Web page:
Turkish prosecutor demands jail term for journalist over filming quake demolition

A Turkish prosecutor has demanded up to three years in prison for Hasan Sivri, one of the first journalists to inform the public about the destruction in Hatay after the Feb. 6 earthquakes, on the charge of "publicly disseminating misleading information."

Duvar English

A Turkish prosecutor has lodged a lawsuit against journalist Hasan Sivri for sharing images he captured in Hatay province on his social media account shortly after the Feb. 6 earthquakes, charging him with the controversial offense of "publicly disseminating misleading information" established in 2022.

Sivri faces up to three years in prison under the "censorship law" that was prepared by the government in order to combat “disinformation.” Amendments to Press Law and other legislation have been widely criticized as they designed to restrict social media and digital media outlets.

Sivri became one of the first journalists to inform the public about the devastation in Hatay province after he posted several footage he took during the two days following the earthquakes on his social media account on Feb. 25.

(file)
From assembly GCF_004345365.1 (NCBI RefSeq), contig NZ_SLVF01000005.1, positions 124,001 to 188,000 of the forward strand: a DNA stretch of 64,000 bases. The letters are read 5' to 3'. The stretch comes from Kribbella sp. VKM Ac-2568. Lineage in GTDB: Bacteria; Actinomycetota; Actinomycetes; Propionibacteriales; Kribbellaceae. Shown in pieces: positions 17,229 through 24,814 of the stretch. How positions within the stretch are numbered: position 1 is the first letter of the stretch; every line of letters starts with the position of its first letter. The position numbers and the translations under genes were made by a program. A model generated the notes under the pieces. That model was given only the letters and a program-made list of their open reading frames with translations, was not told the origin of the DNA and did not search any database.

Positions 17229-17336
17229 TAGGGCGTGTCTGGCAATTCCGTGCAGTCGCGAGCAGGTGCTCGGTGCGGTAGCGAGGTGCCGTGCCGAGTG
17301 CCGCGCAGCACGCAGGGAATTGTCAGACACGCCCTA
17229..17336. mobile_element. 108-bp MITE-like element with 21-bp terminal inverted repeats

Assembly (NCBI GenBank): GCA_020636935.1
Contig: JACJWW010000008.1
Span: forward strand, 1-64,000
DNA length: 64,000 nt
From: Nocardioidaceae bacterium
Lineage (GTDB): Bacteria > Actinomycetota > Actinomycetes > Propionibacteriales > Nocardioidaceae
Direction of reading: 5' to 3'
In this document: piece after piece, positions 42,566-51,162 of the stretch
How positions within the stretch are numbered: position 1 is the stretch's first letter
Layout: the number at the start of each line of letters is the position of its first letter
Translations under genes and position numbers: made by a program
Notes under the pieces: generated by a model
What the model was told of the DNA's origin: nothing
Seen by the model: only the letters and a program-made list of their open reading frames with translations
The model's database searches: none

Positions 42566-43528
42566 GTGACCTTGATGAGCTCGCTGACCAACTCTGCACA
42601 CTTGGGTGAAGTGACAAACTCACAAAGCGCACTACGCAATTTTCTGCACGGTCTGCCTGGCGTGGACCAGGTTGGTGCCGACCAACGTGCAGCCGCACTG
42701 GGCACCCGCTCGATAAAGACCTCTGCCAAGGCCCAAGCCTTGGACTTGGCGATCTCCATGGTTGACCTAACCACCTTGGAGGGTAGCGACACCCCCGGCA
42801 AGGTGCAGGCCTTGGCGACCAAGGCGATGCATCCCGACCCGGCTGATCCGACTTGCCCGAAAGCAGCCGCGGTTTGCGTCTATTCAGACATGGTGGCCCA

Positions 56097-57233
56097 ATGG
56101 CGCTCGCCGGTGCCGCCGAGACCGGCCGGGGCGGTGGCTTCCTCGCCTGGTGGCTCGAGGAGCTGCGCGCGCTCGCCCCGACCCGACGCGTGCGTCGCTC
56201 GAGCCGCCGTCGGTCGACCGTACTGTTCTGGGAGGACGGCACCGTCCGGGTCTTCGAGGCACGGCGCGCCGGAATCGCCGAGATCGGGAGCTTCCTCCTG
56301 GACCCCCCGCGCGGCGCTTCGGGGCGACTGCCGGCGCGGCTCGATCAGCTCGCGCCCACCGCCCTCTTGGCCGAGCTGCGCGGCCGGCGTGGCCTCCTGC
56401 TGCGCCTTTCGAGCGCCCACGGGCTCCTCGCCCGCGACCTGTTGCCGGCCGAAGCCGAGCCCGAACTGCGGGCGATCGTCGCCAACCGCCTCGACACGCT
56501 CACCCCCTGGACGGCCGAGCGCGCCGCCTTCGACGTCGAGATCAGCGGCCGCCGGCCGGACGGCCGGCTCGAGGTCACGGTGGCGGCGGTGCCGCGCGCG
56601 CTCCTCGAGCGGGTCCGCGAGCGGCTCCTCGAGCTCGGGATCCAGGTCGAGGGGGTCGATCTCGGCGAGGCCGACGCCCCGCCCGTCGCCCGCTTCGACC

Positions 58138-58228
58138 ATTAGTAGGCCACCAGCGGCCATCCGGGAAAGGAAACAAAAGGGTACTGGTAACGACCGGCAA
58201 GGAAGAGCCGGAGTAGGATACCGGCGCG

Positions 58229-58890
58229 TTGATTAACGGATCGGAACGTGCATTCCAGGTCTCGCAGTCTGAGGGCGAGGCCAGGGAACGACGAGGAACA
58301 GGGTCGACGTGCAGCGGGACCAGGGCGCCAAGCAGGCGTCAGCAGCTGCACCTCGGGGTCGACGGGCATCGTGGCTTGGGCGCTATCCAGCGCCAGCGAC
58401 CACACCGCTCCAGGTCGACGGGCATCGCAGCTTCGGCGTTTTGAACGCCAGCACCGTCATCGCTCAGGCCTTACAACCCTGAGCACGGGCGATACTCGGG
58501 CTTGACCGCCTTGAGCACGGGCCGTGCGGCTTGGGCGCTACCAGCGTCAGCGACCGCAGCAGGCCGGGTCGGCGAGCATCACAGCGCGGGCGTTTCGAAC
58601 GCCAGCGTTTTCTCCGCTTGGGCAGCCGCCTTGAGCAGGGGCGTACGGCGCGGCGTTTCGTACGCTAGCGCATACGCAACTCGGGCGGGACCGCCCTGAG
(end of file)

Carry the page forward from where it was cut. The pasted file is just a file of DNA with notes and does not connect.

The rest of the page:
President Recep Tayyip Erdoğan on Feb. 14 said "For now, we are taking note of those who exhibit all kinds of ugliness, including slander and disinformation, in order to devalue the work being carried out (in the quake region).”

After this statement, Sivri shared his observations in 13 interconnected posts, "I am listing some of the videos I took in the first two days showing the loneliness and helplessness of the people. Let them note it down; these are the ones we have noted down with evidence!"

Ankara Chief Public Prosecutor's Office prepared the indictment against Sivri and stated that the evidence was "collected as part of the 'virtual patrol' activities conducted by the Ankara Provincial Security Directorate.” 

The prosecutor stated, "As it is understood from the entire file that the suspect committed the crime of publicly disseminating misleading information by writing comments and sharing misleading information on his social media account in a way that an indefinite number of people can see.”

A judge accepted the indictment and the first hearing of the trial against the journalist will be held on Dec. 12 at the Ankara Criminal Court of First Instance. 

Hatay was one of the provinces most affected by the Feb. 6 earthquakes that killed at least 50,000 people. In the province where thousands of people died, rubble removal efforts continue even months later.